On the way home from Waka, I was looking intently out the side window since looking out the front window was too scary. We passed over a bridge with a huge lake and a pagoda floating in the center. I wanted to find out what that was!
The next morning, I got up and got to the dining hall in time for breakfast (its only served from 7 – 8am), then decided I wanted to go walk around town a little bit before it got too hot to move around. I don’t even think it was a full block from campus, I saw a sign across the street for the Zheng-feng park. I looked down the street and saw the bridge, so I crossed over and entered. The street was gutted and full of potholes, with small shops in various states of repair (or not), but there was a gate ahead with roses growing to the left of it. The gate was tall and wide, but the entrance was off to the side.
There are sheer drops off both sides of the walkway almost immediately, with a classic humped bridge directly ahead. You won’t believe me when I tell you this, but I’m not kidding- I saw the bridge and heard “It’s a Small World” playing. Found out later on my walk that there’s a children’s carnival area in the park, but you have to laugh.
On one side, is the lake with the pagoda I’d seen the day before from the cab window as I tried not to pee pants in fear of my life.
On the other, is the “lotus village”, just full of the biggest lily pads you’ve ever seen.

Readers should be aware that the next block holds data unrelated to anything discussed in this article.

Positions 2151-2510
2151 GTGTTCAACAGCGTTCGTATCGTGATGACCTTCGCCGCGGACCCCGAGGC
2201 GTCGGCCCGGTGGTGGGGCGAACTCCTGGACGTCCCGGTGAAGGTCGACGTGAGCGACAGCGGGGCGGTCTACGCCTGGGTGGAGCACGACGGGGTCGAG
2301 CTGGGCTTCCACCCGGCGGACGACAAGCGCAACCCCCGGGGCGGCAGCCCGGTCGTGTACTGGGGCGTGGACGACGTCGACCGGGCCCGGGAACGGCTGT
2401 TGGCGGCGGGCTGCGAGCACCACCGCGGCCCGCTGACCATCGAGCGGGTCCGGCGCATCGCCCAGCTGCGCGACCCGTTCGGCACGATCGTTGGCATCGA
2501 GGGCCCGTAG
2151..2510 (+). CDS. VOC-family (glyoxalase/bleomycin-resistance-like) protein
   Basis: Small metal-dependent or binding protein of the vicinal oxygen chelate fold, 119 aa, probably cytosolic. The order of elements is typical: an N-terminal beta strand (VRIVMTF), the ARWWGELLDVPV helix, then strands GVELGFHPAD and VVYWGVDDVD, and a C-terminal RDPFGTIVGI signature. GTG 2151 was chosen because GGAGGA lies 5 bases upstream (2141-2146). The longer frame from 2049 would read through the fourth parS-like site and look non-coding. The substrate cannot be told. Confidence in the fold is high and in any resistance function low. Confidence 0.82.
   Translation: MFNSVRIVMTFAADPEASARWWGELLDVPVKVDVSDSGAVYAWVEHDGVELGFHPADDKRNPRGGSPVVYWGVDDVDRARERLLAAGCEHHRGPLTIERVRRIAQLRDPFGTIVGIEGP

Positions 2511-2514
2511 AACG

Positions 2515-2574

I decided to go down the steps to the left instead of head on the flat path that went forward. I found out tonight that the flat path loops back around to where I’d ended up. I do believe I’ll take that way when I go tomorrow. All the stairs are absolutely killing me.
As I descended these bad boys, there was a first, then a second older couple climbing the stairs. One of the men- he had to be in his 80s- was climbing the stairs lifting his legs to hip height as he ascended. He had this impish look to him, and reminded me of J’s Uncle Peter. The lotus fields were off to the left, but I went right and began to walk along the water. Not too far in to the path, a tree threw a branch down in front of me. I accepted the invitation and saw a ledge to sit on between it and another tree. The cicadas were working themselves into a pitch, but I didn’t mind as they covered up the sound of the children’s carnival on the other side of the lotus field. I enjoyed my screaming cathedral for quite a spell as the trees calibrated me and helped me ground myself.